In the 2016-17 academic year, I am a Lecturer in the Department of Political Science at Yale University, where I will be teaching courses on American politics and quantitative methodology. In the 2015-2016 academic year, I was a postdoctoral research associate in the Department of Political Science at Washington University in St. Louis.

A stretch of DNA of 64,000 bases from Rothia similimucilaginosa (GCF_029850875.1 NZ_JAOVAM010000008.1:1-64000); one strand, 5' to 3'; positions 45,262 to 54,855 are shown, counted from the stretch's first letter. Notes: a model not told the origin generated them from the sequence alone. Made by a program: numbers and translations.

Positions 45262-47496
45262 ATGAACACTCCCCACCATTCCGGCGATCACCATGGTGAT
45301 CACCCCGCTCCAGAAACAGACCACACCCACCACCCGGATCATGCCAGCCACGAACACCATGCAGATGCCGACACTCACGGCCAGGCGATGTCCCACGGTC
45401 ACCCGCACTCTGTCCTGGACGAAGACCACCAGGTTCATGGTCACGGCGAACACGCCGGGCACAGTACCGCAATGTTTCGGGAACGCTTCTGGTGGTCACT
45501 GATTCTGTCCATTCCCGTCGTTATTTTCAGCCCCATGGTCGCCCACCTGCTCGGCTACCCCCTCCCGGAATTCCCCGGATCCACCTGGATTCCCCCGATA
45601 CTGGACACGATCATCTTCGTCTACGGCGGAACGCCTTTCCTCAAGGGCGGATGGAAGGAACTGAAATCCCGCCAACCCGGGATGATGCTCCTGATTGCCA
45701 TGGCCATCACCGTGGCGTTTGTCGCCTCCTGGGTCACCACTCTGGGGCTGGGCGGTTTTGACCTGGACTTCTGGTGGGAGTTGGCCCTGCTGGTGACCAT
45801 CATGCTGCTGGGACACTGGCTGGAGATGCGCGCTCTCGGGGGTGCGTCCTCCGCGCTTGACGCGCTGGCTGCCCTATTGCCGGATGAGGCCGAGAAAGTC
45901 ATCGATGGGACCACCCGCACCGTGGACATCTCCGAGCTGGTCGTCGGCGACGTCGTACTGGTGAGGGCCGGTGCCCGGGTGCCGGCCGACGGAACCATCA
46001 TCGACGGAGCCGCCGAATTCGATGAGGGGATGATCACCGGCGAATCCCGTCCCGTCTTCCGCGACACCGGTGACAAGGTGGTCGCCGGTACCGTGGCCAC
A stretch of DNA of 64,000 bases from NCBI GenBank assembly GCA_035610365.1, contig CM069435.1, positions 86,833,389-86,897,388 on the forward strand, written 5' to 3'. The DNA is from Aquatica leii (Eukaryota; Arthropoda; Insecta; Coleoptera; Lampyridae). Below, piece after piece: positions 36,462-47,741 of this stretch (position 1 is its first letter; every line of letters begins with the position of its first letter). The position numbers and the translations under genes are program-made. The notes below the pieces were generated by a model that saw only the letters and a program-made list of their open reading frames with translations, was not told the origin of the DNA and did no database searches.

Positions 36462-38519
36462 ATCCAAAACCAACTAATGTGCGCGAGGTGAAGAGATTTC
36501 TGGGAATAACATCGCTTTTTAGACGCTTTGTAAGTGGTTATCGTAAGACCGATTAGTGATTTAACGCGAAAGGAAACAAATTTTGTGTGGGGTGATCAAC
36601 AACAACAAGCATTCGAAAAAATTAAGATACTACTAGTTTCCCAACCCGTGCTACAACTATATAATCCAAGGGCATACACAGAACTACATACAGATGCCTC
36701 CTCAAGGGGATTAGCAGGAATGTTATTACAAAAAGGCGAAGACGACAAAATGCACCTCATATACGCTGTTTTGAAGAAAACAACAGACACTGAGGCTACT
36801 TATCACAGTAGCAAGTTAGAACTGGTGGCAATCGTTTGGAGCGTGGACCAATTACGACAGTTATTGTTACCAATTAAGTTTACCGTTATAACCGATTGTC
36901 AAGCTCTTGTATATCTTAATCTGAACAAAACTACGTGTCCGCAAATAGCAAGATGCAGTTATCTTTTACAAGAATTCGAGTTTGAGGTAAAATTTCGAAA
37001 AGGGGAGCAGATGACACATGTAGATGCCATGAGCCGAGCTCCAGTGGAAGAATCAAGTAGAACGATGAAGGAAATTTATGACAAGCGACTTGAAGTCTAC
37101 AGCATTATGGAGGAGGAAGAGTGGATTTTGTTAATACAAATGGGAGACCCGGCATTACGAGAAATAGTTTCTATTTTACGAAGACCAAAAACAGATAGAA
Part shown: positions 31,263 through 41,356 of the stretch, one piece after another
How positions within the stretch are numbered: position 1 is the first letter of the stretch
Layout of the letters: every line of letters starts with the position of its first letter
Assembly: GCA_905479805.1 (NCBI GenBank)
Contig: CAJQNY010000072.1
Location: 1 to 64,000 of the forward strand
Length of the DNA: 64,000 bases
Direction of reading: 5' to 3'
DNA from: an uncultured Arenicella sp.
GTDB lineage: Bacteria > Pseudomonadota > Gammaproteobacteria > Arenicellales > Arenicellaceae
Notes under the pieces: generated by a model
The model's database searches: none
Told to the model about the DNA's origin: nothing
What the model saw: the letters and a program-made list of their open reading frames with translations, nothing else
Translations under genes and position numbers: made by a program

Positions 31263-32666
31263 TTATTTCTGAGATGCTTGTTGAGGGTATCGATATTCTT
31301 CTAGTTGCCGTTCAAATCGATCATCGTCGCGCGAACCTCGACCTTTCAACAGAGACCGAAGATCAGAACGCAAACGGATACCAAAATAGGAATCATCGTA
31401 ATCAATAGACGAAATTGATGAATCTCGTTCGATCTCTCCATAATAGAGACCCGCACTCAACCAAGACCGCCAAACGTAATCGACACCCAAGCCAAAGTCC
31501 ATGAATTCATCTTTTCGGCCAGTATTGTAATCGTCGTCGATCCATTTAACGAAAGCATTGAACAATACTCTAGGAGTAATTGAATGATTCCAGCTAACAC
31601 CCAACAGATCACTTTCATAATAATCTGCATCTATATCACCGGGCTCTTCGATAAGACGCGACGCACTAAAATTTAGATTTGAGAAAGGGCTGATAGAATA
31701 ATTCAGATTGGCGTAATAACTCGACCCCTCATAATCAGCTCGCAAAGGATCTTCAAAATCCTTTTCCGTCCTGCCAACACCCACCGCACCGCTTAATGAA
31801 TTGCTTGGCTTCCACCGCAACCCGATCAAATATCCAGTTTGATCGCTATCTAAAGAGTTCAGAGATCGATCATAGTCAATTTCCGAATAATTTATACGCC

I completed my PhD in Political Science at Columbia University in 2015, with emphases in American Politics (major subfield) and Methodology (minor subfield). My dissertation, “When Do Agencies Have Agency? Bureaucratic Noncompliance and Dynamic Lawmaking in the United States, 1973-2010,” examines the conditions under which administrative agencies implement in ways that provoke constraints from Congress and the courts, often for behavior that I refer to as noncompliance. I am currently developing this into a book manuscript, spanning multiple agencies and examining both the driving factors behind this bureaucratic behavior, and the ways in which fire alarms about these agency actions lead congressional coalitions to revise policies – both substance and agency capacity – to better insulate against further drift. Other research projects examine congressional use of backdoor regulatory strategies in lawmaking, the fragmentation of the American state, judicial politics and ideal point estimation, bureaucratic learning, responsiveness in state policy implementation, and the estimation of policy change. My interests span a wide range of American institutions and inter-branch conflict in lawmaking and policy implementation, ideal point estimation strategies, as well as the evolution of state capacity and policy over time as a consequence of these ongoing interactions. I am also interested in the challenges of health policy implementation at the federal and state levels, and evaluating the effects of policy interventions aimed at reducing underinsurance (occasional contributor to KevinMD). For more information, see my research statement. My Google Scholar profile is here.